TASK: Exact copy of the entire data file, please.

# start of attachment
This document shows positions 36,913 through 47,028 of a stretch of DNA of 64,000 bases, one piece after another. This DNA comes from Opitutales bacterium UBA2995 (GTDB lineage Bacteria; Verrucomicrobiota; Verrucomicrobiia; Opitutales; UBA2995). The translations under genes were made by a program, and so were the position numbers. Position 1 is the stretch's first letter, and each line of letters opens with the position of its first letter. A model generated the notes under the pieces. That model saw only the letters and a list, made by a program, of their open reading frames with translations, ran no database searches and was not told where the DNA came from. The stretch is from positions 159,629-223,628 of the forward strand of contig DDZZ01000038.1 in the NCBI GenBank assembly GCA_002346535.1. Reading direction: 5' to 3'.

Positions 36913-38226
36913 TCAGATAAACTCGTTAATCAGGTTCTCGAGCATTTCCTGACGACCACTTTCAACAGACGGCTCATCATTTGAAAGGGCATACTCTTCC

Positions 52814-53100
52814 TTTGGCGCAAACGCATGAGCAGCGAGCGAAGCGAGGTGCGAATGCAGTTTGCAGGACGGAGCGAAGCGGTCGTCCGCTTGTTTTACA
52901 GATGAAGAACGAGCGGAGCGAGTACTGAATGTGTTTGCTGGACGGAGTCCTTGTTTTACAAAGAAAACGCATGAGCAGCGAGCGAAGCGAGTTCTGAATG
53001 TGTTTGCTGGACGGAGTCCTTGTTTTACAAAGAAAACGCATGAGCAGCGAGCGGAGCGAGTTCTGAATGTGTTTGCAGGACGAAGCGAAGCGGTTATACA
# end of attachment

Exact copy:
This document shows positions 36,913 through 47,028 of a stretch of DNA of 64,000 bases, one piece after another. This DNA comes from Opitutales bacterium UBA2995 (GTDB lineage Bacteria; Verrucomicrobiota; Verrucomicrobiia; Opitutales; UBA2995). The translations under genes were made by a program, and so were the position numbers. Position 1 is the stretch's first letter, and each line of letters opens with the position of its first letter. A model generated the notes under the pieces. That model saw only the letters and a list, made by a program, of their open reading frames with translations, ran no database searches and was not told where the DNA came from. The stretch is from positions 159,629-223,628 of the forward strand of contig DDZZ01000038.1 in the NCBI GenBank assembly GCA_002346535.1. Reading direction: 5' to 3'.

Positions 36913-38226
36913 TCAGATAAACTCGTTAATCAGGTTCTCGAGCATTTCCTGACGACCACTTTCAACAGACGGCTCATCATTTGAAAGGGCATACTCTTCC

Positions 52814-53100
52814 TTTGGCGCAAACGCATGAGCAGCGAGCGAAGCGAGGTGCGAATGCAGTTTGCAGGACGGAGCGAAGCGGTCGTCCGCTTGTTTTACA
52901 GATGAAGAACGAGCGGAGCGAGTACTGAATGTGTTTGCTGGACGGAGTCCTTGTTTTACAAAGAAAACGCATGAGCAGCGAGCGAAGCGAGTTCTGAATG
53001 TGTTTGCTGGACGGAGTCCTTGTTTTACAAAGAAAACGCATGAGCAGCGAGCGGAGCGAGTTCTGAATGTGTTTGCAGGACGAAGCGAAGCGGTTATACA